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Supply And Demand: What Are the Options for Mayfield and Garoppolo?

Supply And Demand: What Are the Options for Mayfield and Garoppolo?

The Browns and 49ers find themselves in limbo with the two most viable starting QBs available in the NFL market. They’ve arrived here coming from the opposite ends of the spectrum and will have two completely different approaches to how they approach the relationship and moves to make when it comes to their respective QBs.

The 49ers and Jimmy Garoppolo

Jimmy G is in the final year of his 5-year, $137,500,000 contract. The contract is one of the most interesting in the league, as the 49ers knew they would need to make him an offer towards being one of the highest paid QBs in the NFL at the time of signing. They also knew they were a year or two away from being competitive. 

They made the decision to front-load his cash and cap hit ($37,000,000 in year one), making the second half of his contract much more manageable and team friendly. He is owed $24,200,000 in base salary with a salary cap hit of $26,950,000. If the team decides to cut or trade him, they will save all but $1,400,00 of that.

The two sides have a completely amicable relationship, and the 49ers have been working with Jimmy to find a trade that suits him. My estimation is that they are having trouble finding someone to trade for him because of the contract, injury risk, and need.

  • Contract: To trade for a player you will pay over $24,000,000, you are committing to him being your day one starter.
  • Injury Risk: Jimmy has missed 24 games over the last six seasons due to injury. Coupled with the vastly reported injuries he played through during the end of this season, Jimmy is at best an injury question mark and at worst a liability.
  • Need: The Seahawks, Giants, Lions, Falcons, Panthers, Steelers, and Texans are now the most likely teams to trade for a QB before the start of the season barring devastating injury to an expected starter in the pre-season. The Seahawks are off the table, as the 49ers won’t trade in division, and the Falcons and Steelers added former starters already. The Giants, Lions, and Panthers all have former first round QBs who can start, and the Texans seem to be willing to move forward with Davis Mills. Basically, no team is in dire need at the moment.

So where does this leave the 49ers and Jimmy? The answer is there is no need to make a move just to make a move. While the 49ers could use the cap space to extend upcoming players early, they also have Trey Lance on a rookie deal and have some flexibility in that area. If the 49ers transition to Trey, it should be amicable and Jimmy can step in if needed due to injury. If a Super Bowl-caliber team loses their QB to injury in training camp and Jimmy shows he is healthy, the return on a trade would be much greater then than it is right now. The 49ers are operating from a position of strength. At the end of the day, if Jimmy and his camp decide he wants to be cut and explore free agency, or if the 49ers decide they need the cap space, they can also release him.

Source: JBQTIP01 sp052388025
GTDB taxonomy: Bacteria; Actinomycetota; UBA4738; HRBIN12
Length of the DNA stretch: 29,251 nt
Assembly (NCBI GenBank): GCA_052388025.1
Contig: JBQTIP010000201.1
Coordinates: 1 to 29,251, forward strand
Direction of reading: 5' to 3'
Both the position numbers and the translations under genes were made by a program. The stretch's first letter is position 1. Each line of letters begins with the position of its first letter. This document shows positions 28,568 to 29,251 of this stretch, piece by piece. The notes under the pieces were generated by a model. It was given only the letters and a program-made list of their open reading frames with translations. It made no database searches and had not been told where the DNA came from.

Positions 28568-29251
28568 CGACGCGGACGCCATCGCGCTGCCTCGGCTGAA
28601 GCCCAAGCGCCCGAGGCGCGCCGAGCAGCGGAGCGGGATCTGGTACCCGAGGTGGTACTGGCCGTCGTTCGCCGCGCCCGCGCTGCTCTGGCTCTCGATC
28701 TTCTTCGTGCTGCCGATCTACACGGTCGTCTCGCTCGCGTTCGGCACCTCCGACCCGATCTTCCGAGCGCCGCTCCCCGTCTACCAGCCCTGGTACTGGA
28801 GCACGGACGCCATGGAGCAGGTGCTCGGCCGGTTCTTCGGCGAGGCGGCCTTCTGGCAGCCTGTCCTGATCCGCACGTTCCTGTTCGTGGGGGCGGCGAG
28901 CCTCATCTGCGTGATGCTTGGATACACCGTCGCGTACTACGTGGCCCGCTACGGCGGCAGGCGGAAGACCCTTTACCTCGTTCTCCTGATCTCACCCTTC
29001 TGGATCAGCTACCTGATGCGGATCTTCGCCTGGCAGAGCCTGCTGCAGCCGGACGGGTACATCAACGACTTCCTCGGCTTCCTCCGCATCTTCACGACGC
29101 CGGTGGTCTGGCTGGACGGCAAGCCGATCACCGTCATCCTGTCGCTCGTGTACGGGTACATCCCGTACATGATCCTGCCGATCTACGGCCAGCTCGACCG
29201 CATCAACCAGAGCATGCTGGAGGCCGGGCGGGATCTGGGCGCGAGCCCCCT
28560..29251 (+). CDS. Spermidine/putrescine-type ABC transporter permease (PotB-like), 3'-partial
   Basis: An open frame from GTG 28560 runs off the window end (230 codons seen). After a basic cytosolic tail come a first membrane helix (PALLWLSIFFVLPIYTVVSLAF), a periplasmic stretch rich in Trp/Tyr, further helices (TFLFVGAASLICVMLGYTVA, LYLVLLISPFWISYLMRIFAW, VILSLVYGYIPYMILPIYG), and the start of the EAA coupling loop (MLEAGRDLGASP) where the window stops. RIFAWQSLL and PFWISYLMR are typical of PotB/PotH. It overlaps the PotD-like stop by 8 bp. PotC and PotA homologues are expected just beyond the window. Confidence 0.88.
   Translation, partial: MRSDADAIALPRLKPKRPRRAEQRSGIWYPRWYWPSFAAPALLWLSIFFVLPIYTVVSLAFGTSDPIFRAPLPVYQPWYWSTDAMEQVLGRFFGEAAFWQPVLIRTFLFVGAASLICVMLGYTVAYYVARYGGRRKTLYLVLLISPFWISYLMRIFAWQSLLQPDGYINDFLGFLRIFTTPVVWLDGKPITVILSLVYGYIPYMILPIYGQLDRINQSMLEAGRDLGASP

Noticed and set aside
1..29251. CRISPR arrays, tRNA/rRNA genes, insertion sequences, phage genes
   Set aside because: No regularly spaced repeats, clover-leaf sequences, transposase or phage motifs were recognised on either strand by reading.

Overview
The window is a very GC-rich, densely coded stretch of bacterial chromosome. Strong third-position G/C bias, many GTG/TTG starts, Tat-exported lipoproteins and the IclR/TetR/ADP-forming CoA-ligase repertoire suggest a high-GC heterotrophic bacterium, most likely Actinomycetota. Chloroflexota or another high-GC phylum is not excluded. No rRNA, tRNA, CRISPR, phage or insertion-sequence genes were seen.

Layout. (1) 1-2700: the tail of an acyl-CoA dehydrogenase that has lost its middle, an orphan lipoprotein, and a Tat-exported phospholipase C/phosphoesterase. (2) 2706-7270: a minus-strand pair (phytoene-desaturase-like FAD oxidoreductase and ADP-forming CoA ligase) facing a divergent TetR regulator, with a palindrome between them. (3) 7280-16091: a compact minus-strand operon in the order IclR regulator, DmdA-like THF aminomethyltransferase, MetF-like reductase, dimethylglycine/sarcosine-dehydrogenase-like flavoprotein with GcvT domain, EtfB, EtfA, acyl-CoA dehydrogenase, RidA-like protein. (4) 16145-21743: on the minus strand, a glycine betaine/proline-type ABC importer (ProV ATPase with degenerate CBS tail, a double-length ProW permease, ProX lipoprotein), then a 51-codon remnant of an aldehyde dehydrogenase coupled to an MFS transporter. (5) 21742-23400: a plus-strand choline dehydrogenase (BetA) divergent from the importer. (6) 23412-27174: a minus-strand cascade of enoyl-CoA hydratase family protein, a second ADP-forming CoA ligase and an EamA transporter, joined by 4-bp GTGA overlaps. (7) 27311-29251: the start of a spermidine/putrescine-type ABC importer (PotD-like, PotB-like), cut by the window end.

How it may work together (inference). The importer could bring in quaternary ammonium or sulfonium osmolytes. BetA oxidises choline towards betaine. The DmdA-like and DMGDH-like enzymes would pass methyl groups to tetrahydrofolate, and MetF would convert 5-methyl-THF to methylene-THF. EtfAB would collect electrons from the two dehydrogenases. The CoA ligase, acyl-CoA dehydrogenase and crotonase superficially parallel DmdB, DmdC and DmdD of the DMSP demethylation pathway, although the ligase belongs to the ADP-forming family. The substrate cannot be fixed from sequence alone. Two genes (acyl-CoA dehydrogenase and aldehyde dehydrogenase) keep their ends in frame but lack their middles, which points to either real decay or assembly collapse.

The Browns and Baker Mayfield

The Browns and Baker Mayfield are basically the complete inverse of Jimmy and the 49ers. Cleveland just made one of the most significant moves in NFL history. They were in a position where they could either extend Baker and build around him or give Deshaun Watson the most guaranteed money in NFL history. In fact, they gave Watson more money than they’ve paid the QB position from 2001-2021, including a cap hit of $54,993,000 from 2023-2026. Of course, they chose to move on from Mayfield. For a team to trade three first round picks and more, give that much guaranteed money, and overlook the quantity and impact of his sexual assault accusations, it shows more about Mayfield than many teams need to know.

Baker is currently playing on his 5th year option, which carries a guaranteed dollar amount of $18,858,000. This means the Browns cannot cut him without paying him that full amount, and it would still count against their cap if they cut him. They also don’t have the flexibility of keeping him on their roster as a backup option for Watson. They signed Jacoby Brissett to back up Watson after trading for him, showing they’re in the process of unloading Mayfield. The Browns hold no leverage. 

While the 49ers can wait until training camp to move Jimmy G, or even hold onto him for the year, the Browns need to remove Baker from the team and locker room. Their best hope is to find a team who had Baker rated very highly by scouts when he went No. 1 overall, and whose Pro Scouting department has graded him as a viable starter.

Baker was open to the media that his desired destination was Indianapolis, but that door closed Monday when the Colts traded for Matt Ryan. Baker’s best hope is to go to one of the QB-needy teams listed above and beat out their current starter.

It has been reported that the only offers for Baker have been the kind of offer that the Browns gave for Brock Osweiler in a “cap dump” move. While I don’t think it will be as lopsided of a trade as the Osweiler trade (Osweiler + Texans 2018 second round pick + Texans 2017 sixth round pick for the Browns 2017 fourth  round pick), the Browns will have to take it if it’s their only option. They need to move the cap hit. I would be furiously making phone calls to try to get some sort of positive return. But if that was the only possibility they could find, I would advise the Browns to make that move.